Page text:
A version is a translation. The fact that our English Bibles are called versions reminds us that the Bible was not written originally in English but in other languages that required it to be translated into English. The Old Testament was translated into other languages, most notably Greek, in the Septuagint. After the writing of the New Testament, the entire Bible was translated into a number of languages.
One of these translations was the Latin Vulgate, a translation into Latin, made by Jerome in the fourth century AD. This was the Bible of the Roman Catholic Church during the Middle Ages. Although some part of the Bible were translated into English earlier, the first complete translation of the English Bible was made by Wycliffe and completed about AD 1384.
Probably the most influential of the early English translations was Tyndale’s translation of the New Testament (along with parts of the Old Testament) which was completed about AD 1529. It has had more influence on succeeding translations than any other. Almost every English version since is indebted to Tyndale’s translation in some way or other. Unlike Wycliffe’s version, which was translated from the Latin Vulgate, Tyndale’s translation was made from the Hebrew and Greek Scriptures.
Other English versions followed:
- 1535—Cloverdale’s Bible.
- 1537—Matthew’s Bible.
- 1539—Great Bible.
- 1557-1560—Geneva Bible.
- 1568—Bishop’s Bible.
The King James Version was completed in 1611 by a committee of scholars. It is sometimes called the Authorized Version, but it was “authorized” only in the sense that it was authorized to be read in the Church of England. Obviously, it was not the first English version. In fact, it can be thought of as a revised version itself. It took into account the earlier English versions and compared them to the original text.
After a period of time, the King James Version became the most popular English Version and remained so through the twentieth century. It is universally regarded as great literature.
However, in the nineteenth century the feeling arose that the King James Version needed to be revised. At least two things suggested a need for this revision.
The changes which had occurred in the English language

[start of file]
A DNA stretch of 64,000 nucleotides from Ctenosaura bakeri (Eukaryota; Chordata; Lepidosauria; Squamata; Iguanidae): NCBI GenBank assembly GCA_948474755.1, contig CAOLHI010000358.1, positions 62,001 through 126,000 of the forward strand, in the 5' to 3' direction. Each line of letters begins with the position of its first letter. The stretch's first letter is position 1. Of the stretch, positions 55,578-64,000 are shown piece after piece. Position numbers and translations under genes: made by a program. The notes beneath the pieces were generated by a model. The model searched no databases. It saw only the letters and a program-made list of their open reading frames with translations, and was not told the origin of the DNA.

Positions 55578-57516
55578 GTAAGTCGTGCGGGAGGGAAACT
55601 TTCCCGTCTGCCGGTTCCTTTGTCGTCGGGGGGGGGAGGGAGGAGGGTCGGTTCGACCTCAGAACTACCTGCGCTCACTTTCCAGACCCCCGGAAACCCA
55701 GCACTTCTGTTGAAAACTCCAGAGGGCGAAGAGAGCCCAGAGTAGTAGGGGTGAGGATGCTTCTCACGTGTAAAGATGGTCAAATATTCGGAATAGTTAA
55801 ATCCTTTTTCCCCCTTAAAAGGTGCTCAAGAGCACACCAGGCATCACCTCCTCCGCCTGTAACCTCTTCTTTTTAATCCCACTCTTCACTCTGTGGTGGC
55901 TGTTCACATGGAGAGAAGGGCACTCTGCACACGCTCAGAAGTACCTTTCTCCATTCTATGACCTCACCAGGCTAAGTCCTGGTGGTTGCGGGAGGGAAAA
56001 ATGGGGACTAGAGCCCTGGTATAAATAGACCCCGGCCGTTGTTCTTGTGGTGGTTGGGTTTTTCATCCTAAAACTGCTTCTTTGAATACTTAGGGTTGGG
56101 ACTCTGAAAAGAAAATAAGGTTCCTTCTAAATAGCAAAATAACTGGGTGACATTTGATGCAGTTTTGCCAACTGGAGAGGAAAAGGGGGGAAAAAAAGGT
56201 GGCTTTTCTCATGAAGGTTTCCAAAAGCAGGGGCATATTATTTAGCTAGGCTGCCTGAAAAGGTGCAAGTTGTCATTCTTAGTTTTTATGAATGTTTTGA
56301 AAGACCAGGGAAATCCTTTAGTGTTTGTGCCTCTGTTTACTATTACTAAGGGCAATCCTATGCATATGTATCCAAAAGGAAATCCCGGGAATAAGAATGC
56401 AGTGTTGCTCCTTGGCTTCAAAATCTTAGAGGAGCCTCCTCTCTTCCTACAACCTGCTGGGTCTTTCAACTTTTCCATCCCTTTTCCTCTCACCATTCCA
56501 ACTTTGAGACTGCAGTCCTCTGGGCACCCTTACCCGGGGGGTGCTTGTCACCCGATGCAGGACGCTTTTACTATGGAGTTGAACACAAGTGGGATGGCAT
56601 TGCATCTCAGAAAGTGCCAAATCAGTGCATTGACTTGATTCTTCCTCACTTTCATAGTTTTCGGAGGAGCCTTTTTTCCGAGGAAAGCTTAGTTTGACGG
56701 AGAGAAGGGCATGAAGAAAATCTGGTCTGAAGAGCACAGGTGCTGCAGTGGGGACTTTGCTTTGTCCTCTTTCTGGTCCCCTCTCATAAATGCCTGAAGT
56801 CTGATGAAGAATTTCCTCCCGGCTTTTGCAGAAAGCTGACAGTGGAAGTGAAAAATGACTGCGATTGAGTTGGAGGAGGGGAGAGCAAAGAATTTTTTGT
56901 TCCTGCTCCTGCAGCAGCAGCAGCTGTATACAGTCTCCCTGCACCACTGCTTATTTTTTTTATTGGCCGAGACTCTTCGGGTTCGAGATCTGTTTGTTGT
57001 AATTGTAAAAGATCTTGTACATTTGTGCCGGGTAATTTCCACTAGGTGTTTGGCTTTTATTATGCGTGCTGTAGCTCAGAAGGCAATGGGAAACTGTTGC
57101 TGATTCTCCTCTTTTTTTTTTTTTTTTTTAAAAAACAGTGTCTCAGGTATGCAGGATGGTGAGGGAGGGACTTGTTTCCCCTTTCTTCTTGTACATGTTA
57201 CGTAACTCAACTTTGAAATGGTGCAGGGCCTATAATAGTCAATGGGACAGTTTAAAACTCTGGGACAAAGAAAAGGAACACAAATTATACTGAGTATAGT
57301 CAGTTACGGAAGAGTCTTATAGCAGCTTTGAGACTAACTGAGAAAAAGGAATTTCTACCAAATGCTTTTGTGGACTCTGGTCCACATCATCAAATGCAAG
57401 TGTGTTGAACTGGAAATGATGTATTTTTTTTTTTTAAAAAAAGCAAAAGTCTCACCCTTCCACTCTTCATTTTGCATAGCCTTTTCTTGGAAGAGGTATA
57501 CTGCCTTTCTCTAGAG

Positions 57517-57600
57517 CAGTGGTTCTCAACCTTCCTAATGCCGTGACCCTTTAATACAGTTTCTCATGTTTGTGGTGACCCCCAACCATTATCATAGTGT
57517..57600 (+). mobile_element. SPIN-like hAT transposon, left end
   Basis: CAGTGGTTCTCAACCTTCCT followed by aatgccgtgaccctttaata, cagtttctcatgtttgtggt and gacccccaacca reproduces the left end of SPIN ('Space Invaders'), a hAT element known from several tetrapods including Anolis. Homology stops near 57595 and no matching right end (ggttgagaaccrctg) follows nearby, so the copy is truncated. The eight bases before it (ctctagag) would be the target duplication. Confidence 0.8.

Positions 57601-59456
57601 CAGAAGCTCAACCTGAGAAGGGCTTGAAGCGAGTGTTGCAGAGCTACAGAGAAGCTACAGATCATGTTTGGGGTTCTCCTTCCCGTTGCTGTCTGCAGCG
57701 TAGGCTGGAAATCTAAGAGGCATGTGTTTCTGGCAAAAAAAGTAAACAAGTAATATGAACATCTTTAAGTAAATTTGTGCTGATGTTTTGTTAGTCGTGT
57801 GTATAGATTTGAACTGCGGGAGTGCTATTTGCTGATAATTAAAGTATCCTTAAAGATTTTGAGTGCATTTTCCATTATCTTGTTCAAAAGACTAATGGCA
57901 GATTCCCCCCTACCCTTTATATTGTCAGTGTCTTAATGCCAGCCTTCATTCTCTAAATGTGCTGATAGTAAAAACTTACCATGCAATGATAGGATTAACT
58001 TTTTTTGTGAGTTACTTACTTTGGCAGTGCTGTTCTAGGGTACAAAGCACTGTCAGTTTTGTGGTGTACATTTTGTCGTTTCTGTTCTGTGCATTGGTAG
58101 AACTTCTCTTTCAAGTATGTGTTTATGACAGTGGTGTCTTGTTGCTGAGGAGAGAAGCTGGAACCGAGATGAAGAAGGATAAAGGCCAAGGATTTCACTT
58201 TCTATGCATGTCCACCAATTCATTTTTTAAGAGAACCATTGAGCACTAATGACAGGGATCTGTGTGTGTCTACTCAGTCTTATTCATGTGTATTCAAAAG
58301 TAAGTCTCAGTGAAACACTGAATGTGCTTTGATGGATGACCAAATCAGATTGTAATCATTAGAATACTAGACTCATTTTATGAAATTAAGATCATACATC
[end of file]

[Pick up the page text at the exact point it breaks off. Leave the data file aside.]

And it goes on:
For instance, the English word “conversation” which is found in the King James Version meant something quite different in 1611 than it means today. Then it translated a word which today is better translated “manner of life.”
The discovery of new manuscripts, which made possible a more accurate Hebrew and Greek text from which to translate the Bible into English
For example, there are three major manuscripts which have had the greatest influence in the formation of the Greek text on which the English New Testament is based.
- The Vatican Codex, which dates from around AD 350.
- The Sinai Codex, which dates from about AD 375.
- The Alexandrian Codex, which goes back to about AD 425.
But none of these manuscripts had been found or was available to the translators of the New Testament when the King James Version was translated. It’s interesting that the more recent the translation is, in a sense, the older it may be—at least from this standpoint: It has the opportunity to take into account more and better and older manuscripts than did earlier versions.
Consequently, the King James Version was revised. The English Revised Version was published about 1885, and a very similar version, the American Standard Version, was published about 1901. Other English translations followed.
How should someone choose a translation to use? A number of suggestions have been offered. The main criterion for judging between translations cannot be whether or not it differs from the King James Version. The main criterion for judging a translation must be whether or not it accurately conveys the meaning of the original Hebrew and Greek text.